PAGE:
Cancer Research UK scientists have shown that an enzyme can re-expand the insides of blood vessels allowing more drugs and large antibody molecules to reach pancreatic tumours, according to research published in GUT today.
The team at Cancer Research UK's Cambridge Research Institute showed that an enzyme called PEGPH20 stretched open the insides of blood vessels in mice. This allowed greater amounts of two different chemotherapy drugs - gemcitabine and doxorubicin - to reach tumours.
At the moment, it is difficult to deliver drugs to tumours because the blood vessels are tightly compressed. And there are large amounts of structural 'cement-like' molecules surrounding the blood vessels in pancreatic tumours. This limits the transport of drugs to the tumour and prevents drugs from diffusing across the tumour to kill the cancer cells.
The main 'cement' surrounding blood vessels consists of a bulky molecule called hyaluronan.
The scientists found that PEGPH20 removed hyaluronan and caused blood vessels to rapidly expand in pancreatic tumours, allowing free-flow of drugs to tumours.
They showed that combining PEGPH20 with chemotherapy drug gemcitabine blocked tumour growth and increased survival.
Study author, Professor David Tuveson, group leader at Cancer Research UK's Cambridge Research Institute, said: "Adding this enzyme to treatments could be a game-changer for treatment of pancreatic cancer if clinical trials show it can be used to treat patients safely.
"It made the shape of blood vessels wider and rounder - essentially it's the difference between changing the shape of blood vessels from a flat bicycle tyre to a pumped up one. This allowed drugs to easily travel to the tumour and destroy it, when previously this was incredibly difficult. Also, the expanded blood vessels now have holes that allow the drugs to reach the tumour more effectively."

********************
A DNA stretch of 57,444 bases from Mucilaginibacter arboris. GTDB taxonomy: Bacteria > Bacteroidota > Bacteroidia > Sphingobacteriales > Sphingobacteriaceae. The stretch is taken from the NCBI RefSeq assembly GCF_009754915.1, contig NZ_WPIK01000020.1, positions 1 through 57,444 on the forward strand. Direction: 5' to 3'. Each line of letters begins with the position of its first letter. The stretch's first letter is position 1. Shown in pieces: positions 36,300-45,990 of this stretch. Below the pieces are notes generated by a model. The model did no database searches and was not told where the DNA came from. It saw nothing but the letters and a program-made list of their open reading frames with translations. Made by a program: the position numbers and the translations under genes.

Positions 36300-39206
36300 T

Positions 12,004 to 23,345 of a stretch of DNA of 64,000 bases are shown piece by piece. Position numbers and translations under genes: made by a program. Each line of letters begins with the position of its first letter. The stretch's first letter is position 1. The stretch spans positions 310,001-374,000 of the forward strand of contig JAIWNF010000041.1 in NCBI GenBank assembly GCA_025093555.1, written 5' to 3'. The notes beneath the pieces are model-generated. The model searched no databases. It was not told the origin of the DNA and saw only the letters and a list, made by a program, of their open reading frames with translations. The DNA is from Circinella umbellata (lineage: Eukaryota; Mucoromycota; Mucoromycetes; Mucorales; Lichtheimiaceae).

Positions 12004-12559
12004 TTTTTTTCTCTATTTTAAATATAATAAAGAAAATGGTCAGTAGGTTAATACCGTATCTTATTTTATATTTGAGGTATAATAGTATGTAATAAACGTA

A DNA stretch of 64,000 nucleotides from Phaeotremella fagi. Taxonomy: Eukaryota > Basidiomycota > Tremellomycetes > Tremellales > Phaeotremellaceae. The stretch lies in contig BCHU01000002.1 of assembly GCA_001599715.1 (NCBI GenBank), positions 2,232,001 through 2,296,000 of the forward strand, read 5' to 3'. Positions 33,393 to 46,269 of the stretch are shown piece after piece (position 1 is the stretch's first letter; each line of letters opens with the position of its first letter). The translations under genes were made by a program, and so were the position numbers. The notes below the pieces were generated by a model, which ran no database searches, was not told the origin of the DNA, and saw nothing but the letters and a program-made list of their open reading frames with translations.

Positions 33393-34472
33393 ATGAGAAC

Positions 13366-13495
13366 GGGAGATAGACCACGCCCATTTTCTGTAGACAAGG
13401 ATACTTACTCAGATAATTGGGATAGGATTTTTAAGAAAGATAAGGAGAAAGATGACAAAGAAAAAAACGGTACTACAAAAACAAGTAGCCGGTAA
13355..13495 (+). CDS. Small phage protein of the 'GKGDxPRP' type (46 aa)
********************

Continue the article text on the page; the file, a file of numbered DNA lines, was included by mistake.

Pancreatic cancer is the fifth most common cause of cancer death in the UK - around 8,000 people are diagnosed with the disease each year in the UK.
Survival from the disease is still low although the one-year survival rate for pancreatic cancer has more than doubled since the 1970s. Fewer than one in five patients survive their disease for more than a year after diagnosis.
Dr Julie Sharp, Cancer Research UK's senior science information manager, said: "Pancreatic cancer can be difficult to treat successfully because the disease is often diagnosed at a late stage, when it has already spread. This is why it is incredibly important to find ways to make treatments more effective.
"Developing new ways to treat this disease, and other cancers where survival's still low, is a priority for the charity.
"Cancer Research UK funded the largest ever trial for people with pancreatic cancer that can be operated on - which changed the global treatment for the disease, helping to improve survival. But there is much more to be done.
"Although it's too early to say whether this enzyme can be used to treat patients with pancreatic cancer in the future, this research will help our understanding of the disease. The next stage is to test whether it is an effective and safe way to treat patients with the disease in clinical trials."